Tuesday, January 24, 2012

Still thinking about it.

More than two months have gone by now and still I think about Turkana everyday. Since then I have graduated from Stony Brook, and even though I'm occupied by other things, now and then I will have moments when I stop and reminisce about my time at Turkana. When I shiver from the cold weather in New York, I wonder what the weather is like in Turkana, probably warm and sunny high in the 90s. When I brush my teeth and leave the water on for too long, I think about the children and women digging on the ground for water. When I eat my dinners I think about the food that the TBI staff use to cook for us. When I see my hiking boots sitting in the corner and my nalgene water bottle, I think of all the hikes we did. Even though home is as different as it can be from Turkana, there is so much that reminds me of it.

I miss Turkana a lot and when I think about it my desire to travel comes back, and it motivates me to continue to work hard so that someday I may travel again. When I get stuck in daily life and am confronted by problems, I stop and think of all of the happy memories I have of Turkana, and all of a sudden the problems in front of me will seem so much smaller. It is often very easy to blow the little problems we have in life out of proportions, but when I think about the sunny afternoons in Turkana and the fun we had playing in the river and the afternoon naps, I remind myself that there is so much more to life than worries and troubles. Personally for me, traveling is always a life changing experience and the memories and lessons you get out of it is worth every penny. Try studying abroad for yourself, and you'll see how different and better your perspective on life can become.

Friday, November 18, 2011


Today is our last day at TBI. It feels so surreal and strange to say that but it is. We just finished up our last exam this morning and while we are all happy that we’re done there’s a bit of sadness lingering in the air. To me goodbyes are always bittersweet but they make us appreciate our experiences. These last two weeks have been and if not even more amazing than the last eight and time just flew by while we were having too much fun. From learning to knap stone tools to roasting a goat, to seeing a complete rainbow to visiting a man with many camels, to riding the lorry for hours to excavating some of the oldest stone tool sites in the world, and to simply just sitting around with friends, everyday has been an adventure.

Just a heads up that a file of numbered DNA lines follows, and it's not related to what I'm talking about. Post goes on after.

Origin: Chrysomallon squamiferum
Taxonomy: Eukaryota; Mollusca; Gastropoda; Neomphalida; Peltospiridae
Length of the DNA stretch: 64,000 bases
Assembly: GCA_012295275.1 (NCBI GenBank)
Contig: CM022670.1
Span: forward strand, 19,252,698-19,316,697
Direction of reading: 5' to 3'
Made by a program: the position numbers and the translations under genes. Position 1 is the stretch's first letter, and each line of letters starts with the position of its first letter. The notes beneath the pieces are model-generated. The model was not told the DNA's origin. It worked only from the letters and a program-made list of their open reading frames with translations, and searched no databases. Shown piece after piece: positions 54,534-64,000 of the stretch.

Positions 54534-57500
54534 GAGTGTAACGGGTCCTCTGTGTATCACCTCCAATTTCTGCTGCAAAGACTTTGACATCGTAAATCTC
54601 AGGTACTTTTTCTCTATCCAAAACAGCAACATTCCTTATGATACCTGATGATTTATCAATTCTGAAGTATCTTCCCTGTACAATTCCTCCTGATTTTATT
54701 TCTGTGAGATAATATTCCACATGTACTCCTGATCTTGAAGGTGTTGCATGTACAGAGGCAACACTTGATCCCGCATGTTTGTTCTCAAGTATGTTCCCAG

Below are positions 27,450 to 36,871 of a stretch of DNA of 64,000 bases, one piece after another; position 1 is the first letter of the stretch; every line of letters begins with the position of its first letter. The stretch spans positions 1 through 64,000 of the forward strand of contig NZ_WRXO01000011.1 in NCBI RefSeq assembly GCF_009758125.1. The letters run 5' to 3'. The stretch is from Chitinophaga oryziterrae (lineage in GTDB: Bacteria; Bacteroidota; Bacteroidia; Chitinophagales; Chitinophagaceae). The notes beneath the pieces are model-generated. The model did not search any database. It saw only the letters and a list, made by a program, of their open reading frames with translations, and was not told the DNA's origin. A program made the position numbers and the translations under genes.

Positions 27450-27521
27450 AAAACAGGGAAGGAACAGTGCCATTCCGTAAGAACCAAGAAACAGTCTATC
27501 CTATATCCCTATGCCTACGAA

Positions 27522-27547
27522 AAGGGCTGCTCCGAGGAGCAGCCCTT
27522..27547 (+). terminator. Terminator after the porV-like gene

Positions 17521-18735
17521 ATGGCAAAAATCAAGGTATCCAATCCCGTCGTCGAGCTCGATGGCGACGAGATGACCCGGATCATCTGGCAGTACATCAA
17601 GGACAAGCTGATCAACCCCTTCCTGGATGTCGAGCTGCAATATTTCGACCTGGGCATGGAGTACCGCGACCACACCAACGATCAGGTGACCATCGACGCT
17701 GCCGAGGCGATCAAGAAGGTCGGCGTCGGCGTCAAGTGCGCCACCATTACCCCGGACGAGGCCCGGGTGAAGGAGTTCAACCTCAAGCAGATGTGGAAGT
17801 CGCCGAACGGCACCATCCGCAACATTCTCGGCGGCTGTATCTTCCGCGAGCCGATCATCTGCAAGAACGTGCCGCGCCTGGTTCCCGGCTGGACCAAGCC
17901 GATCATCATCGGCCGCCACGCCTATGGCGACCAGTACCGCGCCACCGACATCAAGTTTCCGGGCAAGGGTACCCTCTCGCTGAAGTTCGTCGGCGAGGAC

Tomorrow, we will set out early in the morning from TBI to Lodwar and there we will catch a plane back to Nairobi, but since our plane doesn’t take off to midnight we will spend the day shopping for souvenirs and having a nice dinner before we go. For many of us going home will be a very strange experience because we’ve gotten so use to the serenity and remoteness of Turkana, and I think we’ll all experience some sort of reverse culture shock once we are home. I know for myself that my experiences here will be something I take with me forever and think about probably almost every day. There’s a cliché that people say about Africa changing people, and I think it’s true, especially if you find the time to visit places outside of the cities. It’s not all starving children and poverty there is so, so, so much more here that I wish more people in the world came to see and that is what my blog is about. I hope I have helped someone out there make the decision to come to TBI, trust me you won’t regret it.

The next time I write will be my last post, but for now here are some pictures from the last two weeks:

A rainbow stretches across the sky after the rain.

Students relaxing in the evening before dinner.

Meeting with a seer who owns many, many camels.

His many, many camels.

Students learning to knap stone tools.

Students determined to make good flakes.

Students discovering the effectiveness of stone tools by butchering a goat.

Celebrating our hard work with a goat roast.

Dodging thorny plants on one of our many rides on the lorry.

Enjoying dinner on our camping trip at Nariokotome.

Sunday, November 6, 2011

Is it November already?

My my how fast time has flied! Eight weeks seem to have gone by in the blink of an eye and before we know it there are only two more weeks left of this program. Today wraps up the last day of our fourth module, Human Evolution with Bernard Wood and as usual we learned a lot and laughed a lot. For any parents reading or any perspective students- we're all safe, healthy and happy. I know there has been some concern over our safety here at Kenya due to some incidents by the border and at Nairobi but rest assured moms and dads, we are far from those places.